The ‘illegitimate neighbour’
Friday afternoon saw hundreds of Muslim villagers in Seresna in Tamiya, Fayoum, attack the village church, hurl stones at it, and set it on fire. Part of the dome fell in, the cross was broken, and the interior of the church and the icons suffered several damages.
Eyewitnesses told Watani that the Salafis in the village urged the villagers to attack the church, claiming that the Muslim villagers should not allow the presence of a church so close to their homes. Before the attack started, the police officers of Tamiya and Seresna attempted to dissuade the Muslims from assaulting the church, and tried to work out some sort of agreement between the Muslims and the local priest, but the attempt did not work. The Muslim villagers left the meeting and started the attack the police stood by.
Hole in the wall
The Seresna church was built in the 1980s and consecrated in the name of Mar-Girgis (St George). It is 200sq.m wide and serves some 180 [extended] Coptic families. The church is adjacent to the house of a Muslim family, the Hussein Kamel clan.
Three months ago, the Kamels bore a hole in the wall between their house and the church, in order to observe what went on in the church. The Copts complained to the authorities, but nothing was done and the hole remained.
Recently, Salafi villagers urged the Kamels to attack the church which was, according to the Salafis, “an illegitimate neighbour that should not be there in the first place.” The mere fact that the electricity metre was in the name of the bishop of Fayoum, Anba Abra’am, was illegitimate, the Salafis said.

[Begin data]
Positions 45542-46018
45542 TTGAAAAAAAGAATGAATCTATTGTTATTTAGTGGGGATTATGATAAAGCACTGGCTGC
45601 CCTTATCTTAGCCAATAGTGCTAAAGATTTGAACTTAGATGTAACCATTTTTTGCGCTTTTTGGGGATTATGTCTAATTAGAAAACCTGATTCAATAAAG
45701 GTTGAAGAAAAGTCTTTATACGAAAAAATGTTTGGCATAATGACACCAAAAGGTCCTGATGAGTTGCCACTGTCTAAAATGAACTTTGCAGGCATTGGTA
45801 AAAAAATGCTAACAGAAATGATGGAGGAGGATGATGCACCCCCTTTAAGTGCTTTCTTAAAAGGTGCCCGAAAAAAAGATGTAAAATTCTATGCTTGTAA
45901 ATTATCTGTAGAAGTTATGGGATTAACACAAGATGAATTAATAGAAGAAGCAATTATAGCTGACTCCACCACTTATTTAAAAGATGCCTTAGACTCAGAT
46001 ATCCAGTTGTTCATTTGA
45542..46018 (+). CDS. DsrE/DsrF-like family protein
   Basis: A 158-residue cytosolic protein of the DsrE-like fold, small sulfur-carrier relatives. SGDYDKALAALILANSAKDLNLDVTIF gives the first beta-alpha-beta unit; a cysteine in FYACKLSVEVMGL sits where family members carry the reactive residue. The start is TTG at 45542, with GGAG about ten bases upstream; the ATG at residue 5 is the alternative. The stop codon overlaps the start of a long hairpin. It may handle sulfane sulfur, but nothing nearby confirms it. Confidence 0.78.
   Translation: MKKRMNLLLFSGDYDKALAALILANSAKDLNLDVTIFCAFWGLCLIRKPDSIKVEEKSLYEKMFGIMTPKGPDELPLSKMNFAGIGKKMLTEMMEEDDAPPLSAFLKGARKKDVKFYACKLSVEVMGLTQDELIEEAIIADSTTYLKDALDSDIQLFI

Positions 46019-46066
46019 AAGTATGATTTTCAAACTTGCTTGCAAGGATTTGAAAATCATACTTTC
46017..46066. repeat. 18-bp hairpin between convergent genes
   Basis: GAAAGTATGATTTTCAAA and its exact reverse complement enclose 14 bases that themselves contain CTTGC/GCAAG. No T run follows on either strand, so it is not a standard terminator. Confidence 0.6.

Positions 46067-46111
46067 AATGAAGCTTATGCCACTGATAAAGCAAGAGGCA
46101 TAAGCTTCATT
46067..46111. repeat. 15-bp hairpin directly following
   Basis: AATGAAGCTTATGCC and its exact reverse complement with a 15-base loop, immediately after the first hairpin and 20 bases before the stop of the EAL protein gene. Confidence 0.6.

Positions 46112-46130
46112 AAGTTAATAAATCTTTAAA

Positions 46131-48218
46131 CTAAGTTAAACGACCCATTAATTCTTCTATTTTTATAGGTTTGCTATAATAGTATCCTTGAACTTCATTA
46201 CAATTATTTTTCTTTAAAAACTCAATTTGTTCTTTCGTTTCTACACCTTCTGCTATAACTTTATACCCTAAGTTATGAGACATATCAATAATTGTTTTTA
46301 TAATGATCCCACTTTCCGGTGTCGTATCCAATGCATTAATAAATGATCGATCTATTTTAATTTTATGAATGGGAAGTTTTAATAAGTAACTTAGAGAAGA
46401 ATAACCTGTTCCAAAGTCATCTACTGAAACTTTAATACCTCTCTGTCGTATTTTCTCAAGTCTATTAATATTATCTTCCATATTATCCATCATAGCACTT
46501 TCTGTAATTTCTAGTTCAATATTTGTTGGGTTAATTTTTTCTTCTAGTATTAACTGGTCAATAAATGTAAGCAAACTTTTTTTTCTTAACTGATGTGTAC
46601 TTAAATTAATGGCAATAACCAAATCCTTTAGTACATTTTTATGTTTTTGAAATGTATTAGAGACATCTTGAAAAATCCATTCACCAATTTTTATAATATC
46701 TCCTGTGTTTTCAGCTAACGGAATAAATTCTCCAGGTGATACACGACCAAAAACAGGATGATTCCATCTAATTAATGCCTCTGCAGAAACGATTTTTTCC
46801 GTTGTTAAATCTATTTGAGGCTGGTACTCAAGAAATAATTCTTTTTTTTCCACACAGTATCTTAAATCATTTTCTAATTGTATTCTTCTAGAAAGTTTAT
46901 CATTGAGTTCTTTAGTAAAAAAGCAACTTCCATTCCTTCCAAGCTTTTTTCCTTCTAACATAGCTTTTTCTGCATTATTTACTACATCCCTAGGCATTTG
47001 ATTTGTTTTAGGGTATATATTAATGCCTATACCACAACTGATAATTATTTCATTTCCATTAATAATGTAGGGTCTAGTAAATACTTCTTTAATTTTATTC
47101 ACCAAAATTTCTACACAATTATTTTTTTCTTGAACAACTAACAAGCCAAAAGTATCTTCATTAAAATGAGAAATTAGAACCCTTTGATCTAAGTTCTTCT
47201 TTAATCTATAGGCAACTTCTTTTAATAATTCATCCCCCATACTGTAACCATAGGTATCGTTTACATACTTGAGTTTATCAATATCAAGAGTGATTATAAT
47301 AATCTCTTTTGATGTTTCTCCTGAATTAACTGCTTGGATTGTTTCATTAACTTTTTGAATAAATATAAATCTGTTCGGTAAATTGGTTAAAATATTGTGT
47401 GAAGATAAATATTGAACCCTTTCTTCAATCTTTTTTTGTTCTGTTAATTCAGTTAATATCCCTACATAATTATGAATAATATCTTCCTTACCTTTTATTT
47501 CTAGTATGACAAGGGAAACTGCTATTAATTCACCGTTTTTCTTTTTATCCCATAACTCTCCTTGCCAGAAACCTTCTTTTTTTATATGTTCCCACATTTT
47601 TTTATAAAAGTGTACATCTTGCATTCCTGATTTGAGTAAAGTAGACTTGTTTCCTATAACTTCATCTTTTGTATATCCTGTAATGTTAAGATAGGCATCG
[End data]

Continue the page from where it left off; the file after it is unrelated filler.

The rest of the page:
The Church offered to buy the adjacent house that belonged to the Muslim family which would then be able to afford a new place far from the church, the ‘illegitimate neighbour’, but the Muslims refused and insisted that the church should move out of the village. The Muslim villagers started harassing the priest, Fr Dumadius, and demanding that he should leave. They widened the hole to one metre in diameter.
It was then that the police officers of Tamiya and Seresna moved to the village and attempted some conciliation between the Muslims and the Copts, but this was unsuccessful and the attack against the church took place.
As more and more villagers joined in the attack, some climbed up the dome and started pulling it down, then set it on fire. Since the dome is a wooden structure, the fire widened the damage. The water cistern on the roof of the church was damaged, and the water flowed into the church through the broken dome, which helped to partially put out the fire. The Copts ran in and managed to put out the fire completely. But the attackers began hurling stones into the church from the part of the dome that had fallen in. Several icons were damaged, as well the furniture inside.
The security officials finally succeeded in persuading the attackers to leave.
At the same time, some villagers attacked Fr Dumadius who suffered slight injuries. The Muslim family of Abdel-Hamid Abdel-Fattah, however, defended him, and escorted him to safety outside the village.
The majority of the Copts in the village kept to their homes for fear of being attacked if they were spotted on the streets.
None of the attackers were caught.
This morning the Tamiya prosecution visited the church to assess the damages.
Once this was done, the village Copts began to clear the debris and clean up the church in preparation for Holy Mass tomorrow.
The Kamels, for their part, had resumed throwing stones from their rooftop at the church this morning, claiming that they do not wish any prayers to be held there since the voice of the service disturbs them. The police stopped them, however, and have been attempting a ‘conciliation’ between the Muslims and the Copts.
16 February 2013